Administration & Office Support

Court Reporter

Court reporters or stenographers transcribe the proceedings at trials, dispositions, tribunals and hearings.

  • Entry-level education

    Private training course

  • Job outlook

    1 2 3 4 5

What does a Court Reporter do?

Court reporters or stenographers transcribe the proceedings at trials, dispositions, tribunals and hearings.


Work activities

As a court reporter you would:

  • record legal proceedings verbatim using either stenography or computerised recording devices
  • use shorthand to take notes
  • draft and edit transcripts, verifying accuracy against audio recordings
  • transcribe notes and recorded proceedings, editing grammar as you go
  • finalise and certify transcripts as official records to agreed deadlines
  • verify spelling, references and citations
  • create and maintain dictionaries, glossaries and databases
  • file transcribed documents with the court.

Key skills and interests

To become a court reporter, you would need:

  • good hearing and concentration
  • excellent oral and written communication skills
  • a knowledge of legal terms and phrases
  • a high level of speed and accuracy when taking shorthand or longhand notes
  • a high level of typing speed and accuracy
  • computer skills
  • the ability to work under pressure.

Working hours and conditions

Working Hours

As a court reporters you would work a standard number of hours per week. The roles are generally full time.


You would spend your time sitting during trials or other legal proceedings. You would need to concentrate for long period at a time without a break.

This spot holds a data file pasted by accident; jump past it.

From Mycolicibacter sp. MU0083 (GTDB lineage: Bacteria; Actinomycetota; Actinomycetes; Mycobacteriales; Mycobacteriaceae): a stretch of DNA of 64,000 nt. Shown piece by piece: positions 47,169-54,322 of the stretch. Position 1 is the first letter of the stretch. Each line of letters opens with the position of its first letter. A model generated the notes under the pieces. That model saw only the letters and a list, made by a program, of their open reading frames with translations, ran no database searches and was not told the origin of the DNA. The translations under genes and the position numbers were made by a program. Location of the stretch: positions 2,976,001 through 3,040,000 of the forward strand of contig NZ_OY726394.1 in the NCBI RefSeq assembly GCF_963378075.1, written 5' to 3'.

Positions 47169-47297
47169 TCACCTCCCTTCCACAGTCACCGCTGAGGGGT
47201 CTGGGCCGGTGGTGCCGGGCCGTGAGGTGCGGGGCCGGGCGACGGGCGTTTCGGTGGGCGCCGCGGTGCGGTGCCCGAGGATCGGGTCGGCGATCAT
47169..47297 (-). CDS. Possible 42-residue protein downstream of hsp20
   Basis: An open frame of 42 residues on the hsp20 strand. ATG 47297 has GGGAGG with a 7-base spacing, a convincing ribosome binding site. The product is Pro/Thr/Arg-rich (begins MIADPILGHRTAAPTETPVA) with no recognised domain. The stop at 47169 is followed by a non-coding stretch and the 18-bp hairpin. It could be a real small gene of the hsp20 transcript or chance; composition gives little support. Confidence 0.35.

How to become an Court Reporter?

Entry Level Education

To become a court reporter, you would need to complete your senior secondary school certificate or equivalent, followed by post-secondary specialised training in court reporting or parliamentary reporting.

The Steno School offers, by external study, a fee-paying program in computer-compatible machine shorthand for realtime court reporting and captioning roles.


Job outlook

  • 1 2 3 4 5

Employment of court reporters is projected to grow slower than the average for all occupations, and is likely to start to decline.

Demand for court reporters will be influenced by the increased function of the courts, and any additional government regulation regarding the recording of court proceedings.

However, the increased use of digital recording technology and voice recognition software will limit new opportunities. Court reporters may still be needed to verify, check, and supervise the production of transcripts after proceedings have been digitally recorded and transcribed.


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